Why John A. Macdonald's name doesn't belong on Canada's schools - Macleans.ca

Why John A. Macdonald’s name doesn’t belong on Canada’s schools

Let’s teach our children about Macdonald, not make them line up under his banner, writes Cherie Dimaline



Should public schools be allowed to bear the name of Canadians associated with terrible treatment of Indigenous people?

The Ontario Teachers Union thinks not. A few days ago, it passed a resolution urging school boards to remove the name of Canada’s first prime minister, Sir John A. Macdonald, from public schools. It’s no coincidence that this comes just as Americans are hotly debating whether statues and monuments memorializing the Confederacy should be permanently removed.

READ MORE: Why Sir John A. Macdonald’s name should stay on our schools

Not surprisingly, opposition to the Ontario teachers was swift. Many people trotted out the “political correctness gone mad” argument, saying this amounts to the “whitewashing of history.”

As a Métis woman and mom, it strikes me as particularly ironic that they’re worried about history being lost. After all, the very fact that we send our children to schools named after the architect of Indigenous genocide through the residential schools attempts to remove our story, negate our well-being and ignore our continued survival. It is, in fact, a push to actively lose history.

Perhaps if the education system were truly inclusive, particularly of Indigenous history, people and issues, the voices asking for the man who condemned an entire culture to be removed from the places where our children learn would be louder, because they would include more Canadians in the chorus.

I hear all the time that colonization happened 400 years ago, that it’s so far gone that we shouldn’t be so sensitive. And maybe this is where education has a larger role to play—both in the classroom and in the home. John A. famously set out to ‘kill the Indian in the child.’ But the reality is that the last residential school closed only in 1996. We still live under the Indian Act. We are still affected by racism, both systemic and violent. Repercussions of Macdonald’s mandate continue to impact our rights, our languages, our education and the very survival of our women. Colonization didn’t happen 400 years ago; it began 400 years ago and continues today. Right now.

RELATED: The case for keeping ‘Langevin Block’

The environment we raise our children in shapes who they become. Think racism is dead?Think our kids know better and so they are largely unaffected by the way we gloss over Canada’s spotted past? Here’s a story from 2017.

My daughter has just graduated from a very well-respected Toronto arts high school that was recently called out for being vastly white. In an attempt to jump on the “Canada 150” celebration bandwagon, the school put up a banner in the hallway asking students to write something “positive” about Canada’s 150. My daughter, who is the granddaughter of both Anishnaabe Métis community members and West Indian immigrants, wrote “Founded on genocide. Built by slavery.”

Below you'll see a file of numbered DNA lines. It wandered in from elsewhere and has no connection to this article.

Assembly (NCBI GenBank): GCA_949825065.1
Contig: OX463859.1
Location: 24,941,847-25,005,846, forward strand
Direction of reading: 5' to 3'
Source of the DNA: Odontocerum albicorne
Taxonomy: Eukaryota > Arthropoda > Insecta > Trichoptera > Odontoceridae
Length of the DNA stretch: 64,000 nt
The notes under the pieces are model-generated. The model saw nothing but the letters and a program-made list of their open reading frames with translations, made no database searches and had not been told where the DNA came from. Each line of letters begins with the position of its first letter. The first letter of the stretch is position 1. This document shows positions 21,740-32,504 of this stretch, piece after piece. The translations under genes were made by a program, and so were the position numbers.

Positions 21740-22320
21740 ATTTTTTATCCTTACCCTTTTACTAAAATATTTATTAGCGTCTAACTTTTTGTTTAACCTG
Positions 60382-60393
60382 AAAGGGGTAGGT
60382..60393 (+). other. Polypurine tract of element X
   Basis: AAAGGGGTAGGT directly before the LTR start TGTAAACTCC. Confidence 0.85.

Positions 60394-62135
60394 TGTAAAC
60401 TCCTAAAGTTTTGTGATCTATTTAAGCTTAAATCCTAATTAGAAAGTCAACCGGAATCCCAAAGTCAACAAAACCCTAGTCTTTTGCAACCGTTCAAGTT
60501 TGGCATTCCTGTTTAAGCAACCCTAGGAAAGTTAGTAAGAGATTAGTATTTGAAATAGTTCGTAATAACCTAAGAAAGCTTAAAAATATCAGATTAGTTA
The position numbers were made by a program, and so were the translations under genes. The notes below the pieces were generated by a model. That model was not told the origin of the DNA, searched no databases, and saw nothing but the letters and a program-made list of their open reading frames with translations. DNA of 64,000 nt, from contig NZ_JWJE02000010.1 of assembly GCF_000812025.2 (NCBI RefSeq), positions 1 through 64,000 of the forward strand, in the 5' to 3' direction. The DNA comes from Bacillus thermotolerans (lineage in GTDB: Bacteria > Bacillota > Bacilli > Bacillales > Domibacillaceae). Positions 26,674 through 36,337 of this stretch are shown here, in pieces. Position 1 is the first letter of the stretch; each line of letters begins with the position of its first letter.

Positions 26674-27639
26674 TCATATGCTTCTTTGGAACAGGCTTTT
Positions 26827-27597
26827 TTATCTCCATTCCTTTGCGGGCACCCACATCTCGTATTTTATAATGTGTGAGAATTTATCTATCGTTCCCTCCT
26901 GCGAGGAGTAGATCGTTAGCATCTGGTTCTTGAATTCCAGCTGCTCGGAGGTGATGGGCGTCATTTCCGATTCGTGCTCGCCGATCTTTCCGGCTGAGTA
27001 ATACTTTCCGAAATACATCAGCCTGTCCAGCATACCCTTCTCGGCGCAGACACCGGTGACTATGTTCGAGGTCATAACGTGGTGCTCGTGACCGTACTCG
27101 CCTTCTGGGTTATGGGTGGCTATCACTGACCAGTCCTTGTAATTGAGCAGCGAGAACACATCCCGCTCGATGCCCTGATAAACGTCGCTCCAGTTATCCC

What happened next is hard to believe. She was attacked by a group of white male students online and verbally in the school. She was quoted Wikipedia pages and right-leaning articles about how residential schools “weren’t that bad,” how slavery in Canada never happened, and how Canada is above reproach. Our house was egged while her grandmother and younger sister sat near the window reading. She was told to “go back to the reservation” if she hated Canada so much.

To be clear, my daughter is OK. She held her ground and met with school officials to talk both about the particulars of the incident and the issue of aggressive nationalism that excludes diversity in culture and opinion. She will be starting at York University this September with the goal of going to law school and sitting on the bench one day, which is how she sees making effective change. She spent the summer with her large, extended Indigenous family at powwows and gatherings and feels loved and protected. She’s great.

But she isn’t the child I’m worried about in this story.

For these particular young men, there is complacency in being Canadian. They grew up in communities where they didn’t have to think about Canada’s history as full of horrors. Where they learned that being Canadian meant “not being American” with all that baggage. I get it—who wants to inherit guilt? But what if it’s not guilt we’re asking you to inherit? What if it’s a sense of responsibility, of justice, of innovative goodness? What if we want to build a full history of our shared territory instead of one cobbled together out of select voices and personalities, which really is a literal white-washing of history? Isn’t that what is at the core of being Canadian?

No one is forcing anyone to rename the Toronto schools for an Indigenous figure (although Louis Riel Elementary does have a nice ring to it—there’s one in Calgary—and would keep it within the Founding Fathers category). What we’re asking is that you not force Indigenous people to send our children to a school named after a man who stole our grandparents and forced them into schools. What we are asking is to give all Canadian children a better chance. Surely even the most right-wing conservative nationalist could see how this would be problematic. It’s just so simple and decent. The Teachers’ Union gets it, our educators are moving on it, and I know parents who want the best for their children would agree.